New Active Design guidance published
Posted: Fri, 19 May 2023 16:43
New guidance on how the design of our environments can help people to lead more physically active and healthy lives has been published today.
The third iteration of our Active Design guidance, supported by Active Travel England (ATE) and the Office for Health Improvement and Disparities (OHID), has been produced to help create 'active environments'.
It maintains the 10 principles from the first two versions, with the foundational principle of 'activity for all' a constant throughout.
The guidance seeks to help planners, designers and everyone involved in delivering and managing our places to create and maintain environments that encourage people to move more.
And our chair Chris Boardman, who is also the National Active Travel Commissioner for ATE, believes this guidance holds the key to many issues currently facing the country.
"It's hard to underestimate the benefits of Active Design," he said. "Creating places and spaces that both enable and entice us to move more in our every day lives, benefits us in so many ways - from saving money on travel to giving children transport independence, both of which will create healthier communities which, in turn, reduce the strain on the NHS.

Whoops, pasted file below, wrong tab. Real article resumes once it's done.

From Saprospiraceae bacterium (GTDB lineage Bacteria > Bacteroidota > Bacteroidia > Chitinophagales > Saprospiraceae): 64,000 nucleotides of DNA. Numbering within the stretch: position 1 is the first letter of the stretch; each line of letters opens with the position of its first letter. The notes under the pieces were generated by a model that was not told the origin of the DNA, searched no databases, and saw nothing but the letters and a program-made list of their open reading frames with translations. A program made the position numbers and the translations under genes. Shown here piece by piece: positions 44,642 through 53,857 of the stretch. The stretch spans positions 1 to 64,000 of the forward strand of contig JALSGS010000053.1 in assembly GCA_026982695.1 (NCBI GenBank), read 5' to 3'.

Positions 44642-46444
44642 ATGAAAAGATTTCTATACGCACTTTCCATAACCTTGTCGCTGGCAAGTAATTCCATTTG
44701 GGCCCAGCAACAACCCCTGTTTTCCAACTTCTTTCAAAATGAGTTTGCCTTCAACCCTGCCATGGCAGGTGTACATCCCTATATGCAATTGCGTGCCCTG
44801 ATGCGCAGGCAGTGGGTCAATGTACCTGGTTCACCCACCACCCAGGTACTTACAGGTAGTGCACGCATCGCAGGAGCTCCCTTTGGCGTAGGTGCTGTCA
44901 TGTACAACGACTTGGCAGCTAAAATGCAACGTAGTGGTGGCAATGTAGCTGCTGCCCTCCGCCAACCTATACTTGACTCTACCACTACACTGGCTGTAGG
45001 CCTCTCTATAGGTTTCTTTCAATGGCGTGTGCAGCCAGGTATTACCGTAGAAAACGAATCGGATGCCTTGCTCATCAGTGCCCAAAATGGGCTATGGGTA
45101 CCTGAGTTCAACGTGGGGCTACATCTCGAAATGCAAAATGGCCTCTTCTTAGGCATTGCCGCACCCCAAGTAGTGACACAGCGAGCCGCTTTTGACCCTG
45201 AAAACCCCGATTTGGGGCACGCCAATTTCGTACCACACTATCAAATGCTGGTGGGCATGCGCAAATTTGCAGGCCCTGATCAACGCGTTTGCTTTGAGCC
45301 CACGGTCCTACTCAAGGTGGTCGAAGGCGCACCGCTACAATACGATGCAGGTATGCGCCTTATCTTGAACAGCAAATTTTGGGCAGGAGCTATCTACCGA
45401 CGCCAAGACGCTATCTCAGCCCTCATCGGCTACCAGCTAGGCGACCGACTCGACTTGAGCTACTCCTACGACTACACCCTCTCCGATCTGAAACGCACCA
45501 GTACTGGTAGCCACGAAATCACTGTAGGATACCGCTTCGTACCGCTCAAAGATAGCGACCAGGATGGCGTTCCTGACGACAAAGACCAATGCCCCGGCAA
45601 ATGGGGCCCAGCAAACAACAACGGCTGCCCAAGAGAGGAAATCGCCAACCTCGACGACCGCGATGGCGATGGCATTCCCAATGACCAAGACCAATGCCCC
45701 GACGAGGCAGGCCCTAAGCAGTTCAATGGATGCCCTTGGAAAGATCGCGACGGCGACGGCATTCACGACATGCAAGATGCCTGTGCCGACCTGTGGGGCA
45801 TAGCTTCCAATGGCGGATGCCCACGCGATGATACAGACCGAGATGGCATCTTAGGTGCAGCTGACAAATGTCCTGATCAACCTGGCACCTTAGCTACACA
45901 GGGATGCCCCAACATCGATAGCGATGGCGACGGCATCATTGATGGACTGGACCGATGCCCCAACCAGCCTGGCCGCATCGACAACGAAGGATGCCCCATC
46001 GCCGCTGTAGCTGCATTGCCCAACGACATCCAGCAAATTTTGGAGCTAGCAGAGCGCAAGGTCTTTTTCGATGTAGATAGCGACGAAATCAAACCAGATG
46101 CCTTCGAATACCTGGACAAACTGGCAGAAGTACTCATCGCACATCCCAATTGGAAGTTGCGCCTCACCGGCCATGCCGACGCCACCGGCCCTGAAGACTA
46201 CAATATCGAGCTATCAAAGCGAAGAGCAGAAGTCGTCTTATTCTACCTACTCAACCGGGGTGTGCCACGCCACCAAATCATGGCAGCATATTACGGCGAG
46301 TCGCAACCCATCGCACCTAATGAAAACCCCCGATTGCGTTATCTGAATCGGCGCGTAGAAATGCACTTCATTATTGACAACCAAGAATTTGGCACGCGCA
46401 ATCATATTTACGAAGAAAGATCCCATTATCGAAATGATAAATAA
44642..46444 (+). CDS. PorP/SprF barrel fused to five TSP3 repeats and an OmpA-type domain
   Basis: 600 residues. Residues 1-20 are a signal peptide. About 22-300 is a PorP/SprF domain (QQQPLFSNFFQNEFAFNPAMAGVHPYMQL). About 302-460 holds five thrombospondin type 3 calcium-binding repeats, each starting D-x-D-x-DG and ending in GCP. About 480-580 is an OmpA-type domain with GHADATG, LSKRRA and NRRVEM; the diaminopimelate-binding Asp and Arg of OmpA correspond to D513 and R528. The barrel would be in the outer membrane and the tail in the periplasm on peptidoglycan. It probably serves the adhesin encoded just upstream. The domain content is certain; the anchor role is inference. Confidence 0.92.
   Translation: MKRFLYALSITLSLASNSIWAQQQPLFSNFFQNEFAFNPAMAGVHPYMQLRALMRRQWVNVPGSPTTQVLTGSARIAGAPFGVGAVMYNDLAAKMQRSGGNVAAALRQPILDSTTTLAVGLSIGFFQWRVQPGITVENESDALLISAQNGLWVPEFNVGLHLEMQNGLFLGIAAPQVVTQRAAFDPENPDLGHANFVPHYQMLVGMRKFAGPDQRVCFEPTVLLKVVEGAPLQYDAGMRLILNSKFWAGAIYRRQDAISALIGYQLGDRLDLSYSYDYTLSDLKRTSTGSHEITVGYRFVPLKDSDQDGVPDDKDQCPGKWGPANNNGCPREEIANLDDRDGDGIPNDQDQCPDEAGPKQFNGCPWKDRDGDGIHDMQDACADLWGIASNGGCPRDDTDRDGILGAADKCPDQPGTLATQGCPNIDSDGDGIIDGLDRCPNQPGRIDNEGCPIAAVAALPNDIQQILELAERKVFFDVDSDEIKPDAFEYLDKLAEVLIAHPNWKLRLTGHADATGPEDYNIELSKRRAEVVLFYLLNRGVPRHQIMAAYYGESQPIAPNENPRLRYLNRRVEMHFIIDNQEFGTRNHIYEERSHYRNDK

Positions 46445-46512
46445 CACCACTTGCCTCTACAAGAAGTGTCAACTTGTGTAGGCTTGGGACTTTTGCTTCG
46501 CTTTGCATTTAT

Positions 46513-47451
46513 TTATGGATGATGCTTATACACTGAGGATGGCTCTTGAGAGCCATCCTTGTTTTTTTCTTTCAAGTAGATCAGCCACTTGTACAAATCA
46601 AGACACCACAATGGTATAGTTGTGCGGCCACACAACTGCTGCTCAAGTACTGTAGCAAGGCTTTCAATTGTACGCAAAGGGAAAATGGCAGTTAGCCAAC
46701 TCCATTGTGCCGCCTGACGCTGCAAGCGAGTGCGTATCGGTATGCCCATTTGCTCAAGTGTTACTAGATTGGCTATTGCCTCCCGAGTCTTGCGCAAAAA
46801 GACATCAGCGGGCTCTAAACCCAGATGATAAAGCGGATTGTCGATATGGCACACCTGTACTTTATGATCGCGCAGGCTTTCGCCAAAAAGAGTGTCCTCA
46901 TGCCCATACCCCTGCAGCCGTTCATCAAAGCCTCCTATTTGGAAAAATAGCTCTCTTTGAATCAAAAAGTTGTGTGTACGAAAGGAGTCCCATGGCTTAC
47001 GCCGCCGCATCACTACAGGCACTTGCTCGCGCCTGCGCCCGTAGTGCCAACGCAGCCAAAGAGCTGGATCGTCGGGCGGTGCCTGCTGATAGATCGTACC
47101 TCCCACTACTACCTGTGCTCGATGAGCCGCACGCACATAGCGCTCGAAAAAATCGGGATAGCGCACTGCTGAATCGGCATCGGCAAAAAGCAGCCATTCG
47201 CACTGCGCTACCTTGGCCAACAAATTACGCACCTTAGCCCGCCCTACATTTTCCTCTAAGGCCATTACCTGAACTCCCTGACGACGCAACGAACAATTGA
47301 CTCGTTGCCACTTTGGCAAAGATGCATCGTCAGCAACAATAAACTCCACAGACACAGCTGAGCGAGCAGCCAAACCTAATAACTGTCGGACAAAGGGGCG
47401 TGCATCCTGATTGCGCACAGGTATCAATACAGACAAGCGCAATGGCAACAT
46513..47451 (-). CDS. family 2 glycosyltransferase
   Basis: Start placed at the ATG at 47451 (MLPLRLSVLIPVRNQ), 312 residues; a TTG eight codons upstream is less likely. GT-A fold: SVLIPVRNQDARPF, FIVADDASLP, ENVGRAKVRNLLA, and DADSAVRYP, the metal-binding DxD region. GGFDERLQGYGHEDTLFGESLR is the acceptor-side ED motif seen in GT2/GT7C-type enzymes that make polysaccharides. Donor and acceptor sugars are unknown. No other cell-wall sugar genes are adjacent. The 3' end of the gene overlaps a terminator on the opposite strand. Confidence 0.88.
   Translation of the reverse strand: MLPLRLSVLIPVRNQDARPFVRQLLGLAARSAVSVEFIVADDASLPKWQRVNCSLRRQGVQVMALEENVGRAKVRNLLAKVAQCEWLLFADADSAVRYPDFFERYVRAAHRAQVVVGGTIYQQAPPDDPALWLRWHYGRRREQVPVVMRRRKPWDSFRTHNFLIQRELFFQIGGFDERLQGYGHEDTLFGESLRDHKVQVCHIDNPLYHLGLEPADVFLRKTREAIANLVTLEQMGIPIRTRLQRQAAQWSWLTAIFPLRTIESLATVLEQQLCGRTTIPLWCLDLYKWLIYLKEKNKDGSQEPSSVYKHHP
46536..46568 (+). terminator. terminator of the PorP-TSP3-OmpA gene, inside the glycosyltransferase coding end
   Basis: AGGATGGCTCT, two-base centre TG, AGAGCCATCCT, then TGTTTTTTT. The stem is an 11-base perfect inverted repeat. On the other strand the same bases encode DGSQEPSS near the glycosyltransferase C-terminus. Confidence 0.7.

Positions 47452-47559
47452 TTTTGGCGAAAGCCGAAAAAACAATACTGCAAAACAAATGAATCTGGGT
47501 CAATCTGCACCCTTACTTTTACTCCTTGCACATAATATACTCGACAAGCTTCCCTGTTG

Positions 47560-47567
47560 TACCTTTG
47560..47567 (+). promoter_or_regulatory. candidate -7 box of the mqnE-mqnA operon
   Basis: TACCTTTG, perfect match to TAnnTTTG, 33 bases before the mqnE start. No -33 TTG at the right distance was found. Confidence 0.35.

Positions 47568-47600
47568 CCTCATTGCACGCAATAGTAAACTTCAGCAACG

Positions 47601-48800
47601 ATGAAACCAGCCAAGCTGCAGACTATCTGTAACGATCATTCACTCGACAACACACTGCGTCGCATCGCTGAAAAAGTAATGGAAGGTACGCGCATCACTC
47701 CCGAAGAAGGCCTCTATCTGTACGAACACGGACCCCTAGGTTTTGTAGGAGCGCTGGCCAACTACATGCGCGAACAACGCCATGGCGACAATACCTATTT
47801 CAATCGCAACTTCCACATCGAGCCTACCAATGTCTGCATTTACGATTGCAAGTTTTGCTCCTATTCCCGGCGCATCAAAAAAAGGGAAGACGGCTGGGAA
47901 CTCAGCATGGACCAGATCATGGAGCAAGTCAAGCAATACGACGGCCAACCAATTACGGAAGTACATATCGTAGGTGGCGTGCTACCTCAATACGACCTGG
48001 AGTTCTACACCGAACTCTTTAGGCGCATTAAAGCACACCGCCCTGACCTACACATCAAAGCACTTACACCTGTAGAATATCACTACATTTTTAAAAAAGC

"But we will only move more on a regular basis if it's easy, attractive and safe. How to create an environment that enables that, is exactly what this guide is about.
"Enabling activity in our neighbourhoods is the core focus of the Active Design Guide but to be truly transformative for a nation, we need to extend the principles, so people can get to schools, shops and workplaces a bit further away, under their own steam.
"Sport England has worked closely with Active Travel England, so this vision can be delivered by future-thinking authorities and developers, passionate about designing wonderful places to live, that will stand the test of time.
"Who wouldn't want to live in area like that?"
Active Design focuses on three themes; supporting active travel; active, high-quality places and spaces; and creating and maintaining activity – within which each of the 10 principles sit.
The guidance has been developed with planners, urban designers and developers in mind but is relevant to anyone involved in delivering and managing the built environment.
It also provides useful case studies to illustrate how these principles can be successfully implemented in a variety of contexts.
This update builds on the work from Active Design 2 but reflects the latest research and practice in encouraging physical activity in the build and natural environment.
It adds the foundational principle of activity for all, as well as having a focus on creating safe spaces, advises how Active Design can connect to other policy priorities and has been designed to be more user friendly.
"We will only move more on a regular basis, if it's easy, attractive and safe. How to create an environment that enables that, is exactly what this guide is about."
Chair, Sport England